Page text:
Liberty Victoria Statement on Lawyers as Human Sources

Liberty Victoria is strongly opposed to the Human Source Management Act 2023 (Vic). We are committed to its repeal.  We are also deeply concerned by the closure of the Office of the Special Investigator.

We have reached the point where it appears there will be no accountability for what the High Court described as “reprehensible conduct” by police in knowingly encouraging Nicola Gobbo to do as she did, and in sanctioning “atrocious breaches of the sworn duty of all police officers to discharge all duties imposed on them faithfully and according to law without favour or affection, malice or ill-will”.

The High Court found this debased the foundations of the criminal justice system.

As we have previously stated, lawyers should never be placed in the position of covertly informing against their clients. To allow that to occur, even with oversight and only in exceptional circumstances, is likely to result in lawyers being targeted as informants and placed in conflict with their clients, and may result in accused people being inadequately represented and to convictions being overturned on appeal.

The Act was not necessary to prevent the risk of imminent harm. There is already an ethical rule where, if a client threatens the safety of any person and a lawyer believes on reasonable grounds that there is a risk to any person’s safety, the lawyer may advise the police or other appropriate authorities.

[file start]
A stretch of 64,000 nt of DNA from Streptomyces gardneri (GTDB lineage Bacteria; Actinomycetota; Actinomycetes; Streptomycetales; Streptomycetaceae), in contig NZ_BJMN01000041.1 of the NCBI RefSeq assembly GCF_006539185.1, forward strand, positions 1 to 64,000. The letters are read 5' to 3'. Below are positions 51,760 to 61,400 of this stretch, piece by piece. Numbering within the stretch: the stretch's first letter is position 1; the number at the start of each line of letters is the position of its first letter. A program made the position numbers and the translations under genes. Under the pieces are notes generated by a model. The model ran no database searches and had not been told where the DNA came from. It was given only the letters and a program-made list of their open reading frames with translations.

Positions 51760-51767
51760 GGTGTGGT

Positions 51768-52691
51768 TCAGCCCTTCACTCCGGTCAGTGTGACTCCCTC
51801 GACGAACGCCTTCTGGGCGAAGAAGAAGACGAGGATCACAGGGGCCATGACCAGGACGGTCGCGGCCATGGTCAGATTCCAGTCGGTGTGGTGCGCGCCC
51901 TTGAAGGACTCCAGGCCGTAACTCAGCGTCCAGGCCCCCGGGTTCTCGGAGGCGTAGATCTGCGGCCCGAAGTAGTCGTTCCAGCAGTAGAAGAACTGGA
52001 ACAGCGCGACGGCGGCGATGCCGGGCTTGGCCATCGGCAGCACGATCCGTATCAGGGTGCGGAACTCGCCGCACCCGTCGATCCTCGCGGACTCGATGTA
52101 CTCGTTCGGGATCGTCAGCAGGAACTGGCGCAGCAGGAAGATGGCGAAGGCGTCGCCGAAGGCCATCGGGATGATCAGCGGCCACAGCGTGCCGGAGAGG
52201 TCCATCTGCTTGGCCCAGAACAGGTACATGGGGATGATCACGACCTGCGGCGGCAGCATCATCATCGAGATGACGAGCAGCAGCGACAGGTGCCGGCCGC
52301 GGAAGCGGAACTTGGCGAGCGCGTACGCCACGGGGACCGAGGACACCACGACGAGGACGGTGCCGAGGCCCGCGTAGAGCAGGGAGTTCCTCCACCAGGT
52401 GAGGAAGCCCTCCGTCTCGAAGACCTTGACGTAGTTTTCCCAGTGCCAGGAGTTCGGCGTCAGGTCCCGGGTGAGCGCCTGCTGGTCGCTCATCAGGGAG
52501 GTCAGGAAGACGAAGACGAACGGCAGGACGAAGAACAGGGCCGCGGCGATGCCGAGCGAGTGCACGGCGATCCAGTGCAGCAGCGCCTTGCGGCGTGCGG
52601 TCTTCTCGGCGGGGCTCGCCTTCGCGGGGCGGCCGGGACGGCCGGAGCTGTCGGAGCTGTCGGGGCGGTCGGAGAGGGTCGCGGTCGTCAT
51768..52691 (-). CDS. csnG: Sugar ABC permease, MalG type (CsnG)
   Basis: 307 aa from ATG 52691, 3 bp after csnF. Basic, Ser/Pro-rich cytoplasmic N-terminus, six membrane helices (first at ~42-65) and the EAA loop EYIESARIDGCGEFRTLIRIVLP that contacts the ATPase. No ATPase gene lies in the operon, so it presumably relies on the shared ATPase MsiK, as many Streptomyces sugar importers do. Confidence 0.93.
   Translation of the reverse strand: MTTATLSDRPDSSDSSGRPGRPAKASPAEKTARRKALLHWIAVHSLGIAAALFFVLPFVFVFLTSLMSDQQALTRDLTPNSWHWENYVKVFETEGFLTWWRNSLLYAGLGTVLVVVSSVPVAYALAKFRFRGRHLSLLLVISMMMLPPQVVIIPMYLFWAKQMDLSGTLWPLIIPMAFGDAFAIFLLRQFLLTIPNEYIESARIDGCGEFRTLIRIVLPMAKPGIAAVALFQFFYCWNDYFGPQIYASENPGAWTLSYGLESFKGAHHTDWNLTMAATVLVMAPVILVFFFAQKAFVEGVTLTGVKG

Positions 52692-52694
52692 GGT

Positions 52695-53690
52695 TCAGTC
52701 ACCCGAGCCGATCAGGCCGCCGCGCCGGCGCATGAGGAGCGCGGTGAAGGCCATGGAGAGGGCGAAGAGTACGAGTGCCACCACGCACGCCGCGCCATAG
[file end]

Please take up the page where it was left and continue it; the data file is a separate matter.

The Act does something very different. It creates a legislatively endorsed pathway for intelligence gathering. This will erode trust and confidence in the legal profession as a whole and potentially expose lawyers to harm.

While the oversight mechanisms provided for by the Act are important, they are inadequate.

The Legal Services Commissioner has already made it clear that any lawyers engaged in such conduct will likely be in breach of their ethical, regulatory, and professional obligations.

It should never be forgotten how difficult it was for the Lawyer X scandal to come to light. Lengthy and costly litigation was conducted to try to keep this information secret, even when it had resulted in substantial miscarriages of justice.

We must do better than this. We must learn from the lessons of our recent history, not create mechanisms for them to be repeated.